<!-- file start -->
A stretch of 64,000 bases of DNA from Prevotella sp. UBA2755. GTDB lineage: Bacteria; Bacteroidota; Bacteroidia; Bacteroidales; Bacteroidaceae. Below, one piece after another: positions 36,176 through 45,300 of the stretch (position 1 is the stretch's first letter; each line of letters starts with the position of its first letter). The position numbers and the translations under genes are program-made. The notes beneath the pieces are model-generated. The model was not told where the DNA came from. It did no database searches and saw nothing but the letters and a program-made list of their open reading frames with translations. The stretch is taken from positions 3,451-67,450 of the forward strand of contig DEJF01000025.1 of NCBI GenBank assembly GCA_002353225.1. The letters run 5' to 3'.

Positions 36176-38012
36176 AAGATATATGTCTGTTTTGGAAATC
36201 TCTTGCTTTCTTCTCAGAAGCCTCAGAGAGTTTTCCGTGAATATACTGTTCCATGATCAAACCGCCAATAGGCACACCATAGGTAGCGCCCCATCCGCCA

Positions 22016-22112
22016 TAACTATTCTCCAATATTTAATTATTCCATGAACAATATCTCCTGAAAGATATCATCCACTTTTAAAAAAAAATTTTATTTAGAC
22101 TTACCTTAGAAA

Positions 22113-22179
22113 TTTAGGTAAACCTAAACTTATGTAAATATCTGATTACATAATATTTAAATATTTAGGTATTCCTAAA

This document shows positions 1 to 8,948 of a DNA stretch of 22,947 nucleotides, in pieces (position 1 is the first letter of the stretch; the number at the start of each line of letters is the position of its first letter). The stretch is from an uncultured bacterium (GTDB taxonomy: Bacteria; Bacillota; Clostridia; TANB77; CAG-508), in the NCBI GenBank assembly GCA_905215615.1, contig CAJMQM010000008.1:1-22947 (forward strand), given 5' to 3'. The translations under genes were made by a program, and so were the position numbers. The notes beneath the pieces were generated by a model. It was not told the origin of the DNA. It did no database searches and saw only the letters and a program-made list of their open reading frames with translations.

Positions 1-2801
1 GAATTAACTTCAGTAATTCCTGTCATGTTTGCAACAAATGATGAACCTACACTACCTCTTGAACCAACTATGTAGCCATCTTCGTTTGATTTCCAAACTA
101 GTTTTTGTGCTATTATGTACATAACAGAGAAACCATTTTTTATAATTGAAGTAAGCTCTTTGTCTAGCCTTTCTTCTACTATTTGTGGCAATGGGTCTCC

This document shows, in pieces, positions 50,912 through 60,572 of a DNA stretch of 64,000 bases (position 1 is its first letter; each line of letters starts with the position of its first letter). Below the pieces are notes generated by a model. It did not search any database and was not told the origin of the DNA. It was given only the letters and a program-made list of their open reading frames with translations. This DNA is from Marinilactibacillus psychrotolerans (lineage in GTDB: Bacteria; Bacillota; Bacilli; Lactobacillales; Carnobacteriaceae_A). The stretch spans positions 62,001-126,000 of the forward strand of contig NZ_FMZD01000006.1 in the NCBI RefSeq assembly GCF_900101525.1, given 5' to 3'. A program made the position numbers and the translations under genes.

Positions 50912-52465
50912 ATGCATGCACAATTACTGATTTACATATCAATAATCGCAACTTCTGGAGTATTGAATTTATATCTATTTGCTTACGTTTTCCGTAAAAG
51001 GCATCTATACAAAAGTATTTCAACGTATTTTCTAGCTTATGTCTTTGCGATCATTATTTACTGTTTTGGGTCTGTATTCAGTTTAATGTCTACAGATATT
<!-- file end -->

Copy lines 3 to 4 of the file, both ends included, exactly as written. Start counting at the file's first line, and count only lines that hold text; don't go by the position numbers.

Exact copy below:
36176 AAGATATATGTCTGTTTTGGAAATC
36201 TCTTGCTTTCTTCTCAGAAGCCTCAGAGAGTTTTCCGTGAATATACTGTTCCATGATCAAACCGCCAATAGGCACACCATAGGTAGCGCCCCATCCGCCA